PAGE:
Here's some myths on the other side:

"Disney says I can't make screenshots from a DVD for a class project."
Well.....(fair use).

"Artists who work for media companies say we need to forbid sharing so the artists can make money.."
Well, (quotes about music contracts, etc).

"MY dad says it's illegal to use bittorrent/emule/etc."
Well, in fact....

Etc.

Permalink to Comment

3. Robert Nagle on September 16, 2005 5:20 PM writes...

Shucks, I should have known that clicking the post button twice (after a period of waiting) wasn't a bright idea. Sorry.

Permalink to Comment

4. Adam on September 18, 2005 11:43 PM writes...

Just because the entertainment industry says (or lobbies lawmakers to say) it's "Stealing" does not mean it actually is. Copyfighter, your attitude is that of one-sidedness in favor the entertainment industry, when what should be sought is a fair balance between the consumers' and industries' desires. If you think the entertainment industry is always in the right, just take a look at what kind of things they are doing: (http://p2pnet.net/story/6283)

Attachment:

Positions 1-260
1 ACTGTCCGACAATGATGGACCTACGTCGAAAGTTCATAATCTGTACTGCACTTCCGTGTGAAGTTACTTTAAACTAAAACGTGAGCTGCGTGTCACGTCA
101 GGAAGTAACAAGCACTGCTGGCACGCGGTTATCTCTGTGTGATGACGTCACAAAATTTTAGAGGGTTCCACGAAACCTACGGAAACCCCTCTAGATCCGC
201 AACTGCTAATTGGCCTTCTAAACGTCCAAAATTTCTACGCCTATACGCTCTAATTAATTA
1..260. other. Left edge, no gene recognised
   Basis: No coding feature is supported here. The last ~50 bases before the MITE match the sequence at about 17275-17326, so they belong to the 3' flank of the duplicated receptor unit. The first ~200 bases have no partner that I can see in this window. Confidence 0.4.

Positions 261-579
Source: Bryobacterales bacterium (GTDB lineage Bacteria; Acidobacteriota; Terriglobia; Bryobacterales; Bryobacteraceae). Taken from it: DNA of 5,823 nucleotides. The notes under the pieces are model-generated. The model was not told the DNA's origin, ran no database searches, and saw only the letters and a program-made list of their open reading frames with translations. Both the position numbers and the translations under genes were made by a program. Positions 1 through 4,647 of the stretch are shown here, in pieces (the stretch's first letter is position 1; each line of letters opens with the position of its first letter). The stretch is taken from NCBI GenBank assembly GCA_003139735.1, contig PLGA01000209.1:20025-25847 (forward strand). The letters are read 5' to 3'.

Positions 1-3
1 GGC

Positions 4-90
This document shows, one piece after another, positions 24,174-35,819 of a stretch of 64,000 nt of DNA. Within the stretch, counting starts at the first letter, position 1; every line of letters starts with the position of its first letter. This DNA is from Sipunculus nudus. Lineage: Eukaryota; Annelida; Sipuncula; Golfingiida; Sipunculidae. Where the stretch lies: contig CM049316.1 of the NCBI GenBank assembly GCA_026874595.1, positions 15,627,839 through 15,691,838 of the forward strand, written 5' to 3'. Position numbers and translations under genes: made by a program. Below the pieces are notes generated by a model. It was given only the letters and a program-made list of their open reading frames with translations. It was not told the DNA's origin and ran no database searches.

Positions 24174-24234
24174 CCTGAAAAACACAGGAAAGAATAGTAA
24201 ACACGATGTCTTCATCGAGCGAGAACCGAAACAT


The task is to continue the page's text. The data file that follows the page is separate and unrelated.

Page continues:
It is clear they have and continue to try move that balance closer to their ideal, we are simply doing our best to resist that and keep things fair.

Permalink to Comment

5. Jorh on April 15, 2010 12:12 PM writes...

Just because it is illegal, doesn't mean it is wrong.

Permalink to Comment

POST A COMMENT




Remember Me?



EMAIL THIS ENTRY TO A FRIEND

Email this entry to:

Your email address:

Message (optional):




RELATED ENTRIES
Subscription Services for Books
Lest You Had Any Doubts, the ALA is on the Right Side Again
Deadly Effects of Unaffordable Medicines (TPP)
Planet Money on the Case Against Patents
FMC + Musicians vs FCC on Net Neutrality
Be the Potato Salad
These Businesses and Corporations are Not Your Friends
Aereo Loses